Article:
We have started to replace some of our older christmas lights with LED and more efficient christmas lights (of course the friendlier thing to do would be not put up lights at all). We keep recycling bins out for party guests and make sure to collect up cans and bottles (which is something that would happen anyway). Another major thing we do is recycle the wrapping paper, either saving it for later or collect it for recycling afterwards. One thing you could do is use old newspapers or magazines as a source for wrapping paper, rather than purchasing new paper. If you do buy new paper, then make sure it’s a recycled product. When shopping, bring re-usable bags or keep everything in one bag. Ordering online instead of going to the mall will save you gas and is less of a hassle. Chances are the delivery guy is going your way with someone elses gift already anyway.
There is a great book called Green Christmas by Jennifer and Peter Sander if you want more in depth descriptions but there are a lot of things you can do.
Here are some of the ones that I have implemented:
Try not to go crazy with lights. I put my outside (LED) lights on an automatic timer to only stay on for a a little while, and I unplugged the tree during the day, overnight, and when no one was home to appreciate it. Also skip those inflatable lawn things they are huge power suckers.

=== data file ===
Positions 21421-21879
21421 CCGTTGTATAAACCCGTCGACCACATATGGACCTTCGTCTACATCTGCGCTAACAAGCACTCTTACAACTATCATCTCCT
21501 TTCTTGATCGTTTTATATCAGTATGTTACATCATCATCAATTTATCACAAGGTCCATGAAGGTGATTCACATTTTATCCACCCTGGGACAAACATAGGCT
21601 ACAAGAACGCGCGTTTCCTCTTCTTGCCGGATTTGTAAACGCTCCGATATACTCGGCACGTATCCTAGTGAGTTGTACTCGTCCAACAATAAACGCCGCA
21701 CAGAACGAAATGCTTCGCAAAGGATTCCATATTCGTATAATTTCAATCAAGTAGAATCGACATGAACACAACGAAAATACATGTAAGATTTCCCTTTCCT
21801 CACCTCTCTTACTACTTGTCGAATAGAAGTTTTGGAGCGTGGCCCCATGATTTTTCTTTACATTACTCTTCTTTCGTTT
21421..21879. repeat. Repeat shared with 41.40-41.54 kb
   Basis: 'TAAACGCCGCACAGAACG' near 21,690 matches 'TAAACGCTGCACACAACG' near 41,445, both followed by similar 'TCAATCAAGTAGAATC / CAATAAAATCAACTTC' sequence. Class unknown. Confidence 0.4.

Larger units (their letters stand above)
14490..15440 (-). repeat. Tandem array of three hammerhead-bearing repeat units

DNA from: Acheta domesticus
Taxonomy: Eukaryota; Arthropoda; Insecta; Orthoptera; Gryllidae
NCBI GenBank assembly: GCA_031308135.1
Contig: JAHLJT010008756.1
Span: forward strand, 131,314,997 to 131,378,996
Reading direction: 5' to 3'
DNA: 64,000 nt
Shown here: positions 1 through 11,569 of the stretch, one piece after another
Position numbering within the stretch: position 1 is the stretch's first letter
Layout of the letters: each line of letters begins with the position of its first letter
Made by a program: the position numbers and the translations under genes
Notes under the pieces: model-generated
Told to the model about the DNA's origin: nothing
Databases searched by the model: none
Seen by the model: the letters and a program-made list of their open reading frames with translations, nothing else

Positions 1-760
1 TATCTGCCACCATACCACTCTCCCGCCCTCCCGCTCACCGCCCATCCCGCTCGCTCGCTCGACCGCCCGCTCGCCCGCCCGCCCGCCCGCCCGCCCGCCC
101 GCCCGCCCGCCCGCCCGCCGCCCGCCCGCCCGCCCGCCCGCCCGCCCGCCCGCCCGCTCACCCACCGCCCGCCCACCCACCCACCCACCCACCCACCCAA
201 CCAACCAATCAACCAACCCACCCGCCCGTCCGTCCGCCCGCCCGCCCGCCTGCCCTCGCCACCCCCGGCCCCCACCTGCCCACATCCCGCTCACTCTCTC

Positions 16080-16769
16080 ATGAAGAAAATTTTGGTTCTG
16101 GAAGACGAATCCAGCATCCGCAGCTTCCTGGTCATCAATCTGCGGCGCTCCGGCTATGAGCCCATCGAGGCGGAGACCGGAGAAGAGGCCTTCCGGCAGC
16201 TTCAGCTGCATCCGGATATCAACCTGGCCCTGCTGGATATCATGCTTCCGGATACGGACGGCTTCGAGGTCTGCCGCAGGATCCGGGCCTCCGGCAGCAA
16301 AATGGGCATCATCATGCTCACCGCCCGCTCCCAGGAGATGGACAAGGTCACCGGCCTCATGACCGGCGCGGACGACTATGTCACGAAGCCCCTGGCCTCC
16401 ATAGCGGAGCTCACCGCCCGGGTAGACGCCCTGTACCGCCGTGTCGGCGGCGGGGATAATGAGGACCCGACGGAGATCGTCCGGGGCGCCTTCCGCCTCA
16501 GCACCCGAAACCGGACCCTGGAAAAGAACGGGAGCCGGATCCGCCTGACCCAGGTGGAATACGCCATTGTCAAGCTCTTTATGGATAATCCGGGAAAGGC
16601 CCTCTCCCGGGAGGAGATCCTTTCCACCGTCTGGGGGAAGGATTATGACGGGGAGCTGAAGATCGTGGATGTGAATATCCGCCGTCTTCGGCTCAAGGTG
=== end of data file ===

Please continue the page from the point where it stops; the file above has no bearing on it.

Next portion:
Skip the wrapping paper. I found a bunch of cute boxes at target this year. They don’t need to be wrapped and I can use them over and over again, then I used them to store some of my more delicate ornaments in. Save and reuse all the ribbons and bows.
If you are going to give out Christmas cards try to get ones made from recycled materials and make sure they don;t have any metallic or glitter decorations as you can’t recycle those. But maybe send out Christmas e mails instead and save all the paper.
For party food, try to go local, organic and seasonal if you can. And use reusable plates, glasses, and utensils.
Lastly don’t give out junk people don;t want. If you arn’t sure what to get them, give a gift card, or make a donation to a charity in their name. I know that it may sound a little impersonal but so is a gift that you didn’t really think about.
It’s important to be careful to with gift cards. While reusable, people tend to throw them away as more than 10 billion new gift cards are created each year. The resulting waste contributes more to 75 millions pounds of waste to landfills. Unfortunately their convenience leads many people to be very casual with them.
Click here to cancel reply.
Sorry,At this time user registration is disabled. We will open registration soon!
Don't have an account? Click Here to Signup
© Copyright GreenAnswers.com LLC